Address by Governor at the inauguration of the NSS camp on Swachch Bharat Abhiyan organized by Vasantrao Naik Marathwada Krishi Vidyapeeth, Parbhani
Address by Shri CH. Vidyasagar Rao, Governor of Maharashtra at the inauguration of the NSS camp on Swachch Bharat Abhiyan and Exhibition on University activities organized by Vasantrao Naik Marathwada Krishi Vidyapeeth, Parbhani at 11 am on 11th February 2016
Hon’ble Guardian Minister, Hon’ble Minister of Agriculture, Hon’ble Member of Parliament, Hon’ble Members of State Legislature, other elected representatives, Dr B Venkateswarlu, Vice Chancellor, Vasantrao Naik Marathwada Krishi Vidyapeeth, the Dean, members of Boards of Authority of the University, Dr Umakant Dangat, Divisional Commissioner, Members of Faculty, staff, NSS volunteers, NCC Cadets, students, invited farmers, sisters & brothers,
आज वसंत राव नाईक मराठवाडा कृषि विद्यापीठाला भेट देऊन, तसेच आपणा सर्वांना भेटून खूप आनंद वाटला.
I was very happy to inaugurate the Swachch Bhaarat Abhiyan organized by the University and to witness the Exhibition ‘Umed’.
I was pleased to note that apart from members of faculty and students, volunteers of the National Service Scheme and cadets of NCC are present in the audience. Together all of you are the strength of India.
I think if the youth of the country, including NSS volunteers and NCC Cadets decide to make India neat and clean, nothing can stop us from achieving the goal of Swachh Bharat by the year 2019.
The Cleanliness campaign is an excellent initiative and I do feel that the University must adopt a few prominent places or villages where in you can motivate the people for keeping their surroundings and environment clean and green manner. Like wise, you can disseminate the agricultural technologies through your meetings with people. I am sure such an initiative will have a demonstrative effect on society.
In his Independence Day Speech, the Hon’ble Prime Minister has announced renaming the Agriculture Ministry as ‘Agriculture and Farmers’ Welfare Ministry’ with a view to take care of the farming community’s needs as well as the personal problems faced by them. As a matter of fact, the basic mandate of Agricultural Universities in the State was, and remains, to serve the farmers.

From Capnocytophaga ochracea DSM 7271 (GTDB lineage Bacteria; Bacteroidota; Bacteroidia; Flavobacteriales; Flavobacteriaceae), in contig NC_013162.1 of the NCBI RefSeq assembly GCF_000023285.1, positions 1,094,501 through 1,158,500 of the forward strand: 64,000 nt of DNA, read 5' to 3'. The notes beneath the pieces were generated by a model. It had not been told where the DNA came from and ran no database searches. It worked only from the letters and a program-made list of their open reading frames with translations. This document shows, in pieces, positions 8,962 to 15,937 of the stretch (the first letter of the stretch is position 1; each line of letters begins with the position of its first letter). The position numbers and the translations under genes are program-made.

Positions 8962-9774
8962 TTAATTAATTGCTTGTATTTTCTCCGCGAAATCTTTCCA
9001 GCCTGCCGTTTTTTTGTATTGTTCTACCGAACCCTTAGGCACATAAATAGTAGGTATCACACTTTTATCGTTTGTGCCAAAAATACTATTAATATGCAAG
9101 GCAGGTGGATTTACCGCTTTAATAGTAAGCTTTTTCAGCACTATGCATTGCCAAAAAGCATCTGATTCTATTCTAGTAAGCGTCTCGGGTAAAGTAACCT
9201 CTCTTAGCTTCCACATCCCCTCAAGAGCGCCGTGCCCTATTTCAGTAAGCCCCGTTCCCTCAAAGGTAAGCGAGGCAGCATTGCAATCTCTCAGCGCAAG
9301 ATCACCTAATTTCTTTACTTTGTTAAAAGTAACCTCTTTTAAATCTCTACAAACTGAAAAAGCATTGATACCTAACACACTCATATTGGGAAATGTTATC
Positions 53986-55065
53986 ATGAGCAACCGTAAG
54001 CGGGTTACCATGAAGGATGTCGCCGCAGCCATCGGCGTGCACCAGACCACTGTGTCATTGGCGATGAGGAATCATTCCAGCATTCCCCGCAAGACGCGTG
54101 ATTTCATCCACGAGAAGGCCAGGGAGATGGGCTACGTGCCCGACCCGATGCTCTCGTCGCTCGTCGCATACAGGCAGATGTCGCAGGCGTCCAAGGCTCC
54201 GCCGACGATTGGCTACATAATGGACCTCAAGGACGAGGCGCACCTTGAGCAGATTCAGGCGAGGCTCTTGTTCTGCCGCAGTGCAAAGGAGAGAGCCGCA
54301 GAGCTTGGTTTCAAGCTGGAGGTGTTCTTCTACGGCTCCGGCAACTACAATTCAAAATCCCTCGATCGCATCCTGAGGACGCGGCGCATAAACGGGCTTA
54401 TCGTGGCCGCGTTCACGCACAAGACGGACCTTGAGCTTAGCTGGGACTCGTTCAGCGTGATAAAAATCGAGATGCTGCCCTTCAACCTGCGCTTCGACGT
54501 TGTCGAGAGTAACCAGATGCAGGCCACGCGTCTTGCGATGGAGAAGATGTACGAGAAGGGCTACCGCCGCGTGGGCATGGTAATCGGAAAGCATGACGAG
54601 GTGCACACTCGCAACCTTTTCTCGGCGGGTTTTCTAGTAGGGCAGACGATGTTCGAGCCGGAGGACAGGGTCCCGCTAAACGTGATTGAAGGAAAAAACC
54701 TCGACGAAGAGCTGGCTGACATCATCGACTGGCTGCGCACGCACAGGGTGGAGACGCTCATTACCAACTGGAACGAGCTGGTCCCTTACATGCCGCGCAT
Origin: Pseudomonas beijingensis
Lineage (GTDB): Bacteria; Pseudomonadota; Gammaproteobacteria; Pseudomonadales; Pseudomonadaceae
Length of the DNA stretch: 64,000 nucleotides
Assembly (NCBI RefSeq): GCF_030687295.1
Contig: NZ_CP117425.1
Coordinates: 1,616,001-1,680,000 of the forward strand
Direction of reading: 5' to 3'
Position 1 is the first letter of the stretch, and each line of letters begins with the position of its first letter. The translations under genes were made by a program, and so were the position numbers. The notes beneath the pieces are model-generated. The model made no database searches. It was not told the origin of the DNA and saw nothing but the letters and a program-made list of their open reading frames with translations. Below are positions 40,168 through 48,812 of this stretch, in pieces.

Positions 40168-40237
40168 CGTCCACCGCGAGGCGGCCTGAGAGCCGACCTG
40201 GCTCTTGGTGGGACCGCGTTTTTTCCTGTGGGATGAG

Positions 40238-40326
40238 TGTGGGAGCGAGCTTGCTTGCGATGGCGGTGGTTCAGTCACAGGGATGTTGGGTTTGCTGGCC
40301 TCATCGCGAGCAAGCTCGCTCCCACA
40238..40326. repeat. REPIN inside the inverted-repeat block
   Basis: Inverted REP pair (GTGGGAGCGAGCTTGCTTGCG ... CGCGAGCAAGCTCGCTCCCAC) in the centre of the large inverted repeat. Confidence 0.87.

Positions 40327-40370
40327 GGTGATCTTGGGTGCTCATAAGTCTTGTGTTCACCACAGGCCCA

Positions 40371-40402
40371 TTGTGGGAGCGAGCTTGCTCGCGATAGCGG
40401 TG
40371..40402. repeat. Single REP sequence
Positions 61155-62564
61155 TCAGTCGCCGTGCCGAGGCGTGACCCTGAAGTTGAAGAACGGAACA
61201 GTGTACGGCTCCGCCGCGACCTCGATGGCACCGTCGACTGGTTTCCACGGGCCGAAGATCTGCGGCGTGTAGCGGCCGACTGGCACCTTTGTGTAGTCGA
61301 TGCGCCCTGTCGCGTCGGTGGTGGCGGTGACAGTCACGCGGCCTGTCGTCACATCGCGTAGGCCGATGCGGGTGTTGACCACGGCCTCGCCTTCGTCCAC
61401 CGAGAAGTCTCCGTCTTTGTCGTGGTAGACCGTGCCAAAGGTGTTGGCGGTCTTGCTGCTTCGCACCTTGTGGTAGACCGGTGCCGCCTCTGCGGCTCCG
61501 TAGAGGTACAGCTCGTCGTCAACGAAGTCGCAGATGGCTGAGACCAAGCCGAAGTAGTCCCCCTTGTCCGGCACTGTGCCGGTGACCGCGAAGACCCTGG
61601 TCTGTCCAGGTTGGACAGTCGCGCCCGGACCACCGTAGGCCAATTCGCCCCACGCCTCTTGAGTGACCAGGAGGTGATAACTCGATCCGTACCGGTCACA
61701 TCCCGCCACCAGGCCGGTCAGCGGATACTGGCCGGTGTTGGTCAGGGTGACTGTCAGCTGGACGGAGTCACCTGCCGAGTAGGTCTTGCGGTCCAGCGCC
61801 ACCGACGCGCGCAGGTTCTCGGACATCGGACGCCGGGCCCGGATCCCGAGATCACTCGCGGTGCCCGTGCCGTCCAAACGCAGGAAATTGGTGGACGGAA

I appreciate the initiative of the University in organizing the programme ‘Umed’ meaning new hope to the distressed farmers of the region. I do feel that the University should organize such exhibitions showcasing its achievements to the farmers at least once in 6 months at different places.
I congratulate the Vasantrao Naik Marathwada Krishi Vidyapeeth for organizing the Swachch Bharat Abhiyan and also for putting up an Exhibition to highlight the work and achievements of the University to the farmers and the people at large.
The agriculture sector in India continues to be the lifeline of our people and a very important sector in our economy. Even though Agriculture contributes only 13.7 per cent to the national GDP, more than 50 per cent of the population is dependent on agriculture for livelihood support and it is going to remain so in the near future.
You are acquiring higher education in Agriculture at a time when India is undergoing several transformative changes. Growing population, growing urbanization, changing lifestyles and climate changes are creating new challenges for our agricultural research system. As one of the largest States in India, Maharashtra has its unique set of challenges which need to be addressed urgently.
The population of Maharashtra is 11.24 crore. This means, Maharashtra’s population alone is roughly four times the population of Australia ! Even the most populous country in the European Union, – Germany has 8 crore population, much less than Maharashtra’s population. That shows the vastness of our problems and the magnitude of the challenges before us.
Secondly, Maharashtra is one of the most urbanized States in the country. In a few years’ time, almost half the population of Maharashtra will be residing in urban areas. The process of urbanization is accompanied by diversion of agricultural lands for non-agricultural purposes.
Thirdly, we have been witnessing drastic climatic changes in the country which are manifesting in the form floods and heavy rains on one hand and recurring droughts on the other hand. In recent years, Marathwada and other parts of Maharashtra have borne the maximum brunt of drought, in consecutive years.
In the coming years, three of our biggest challenges would be food security, water security and energy security. A healthy agriculture sector is pivotal to ensure food security of the nation and the State.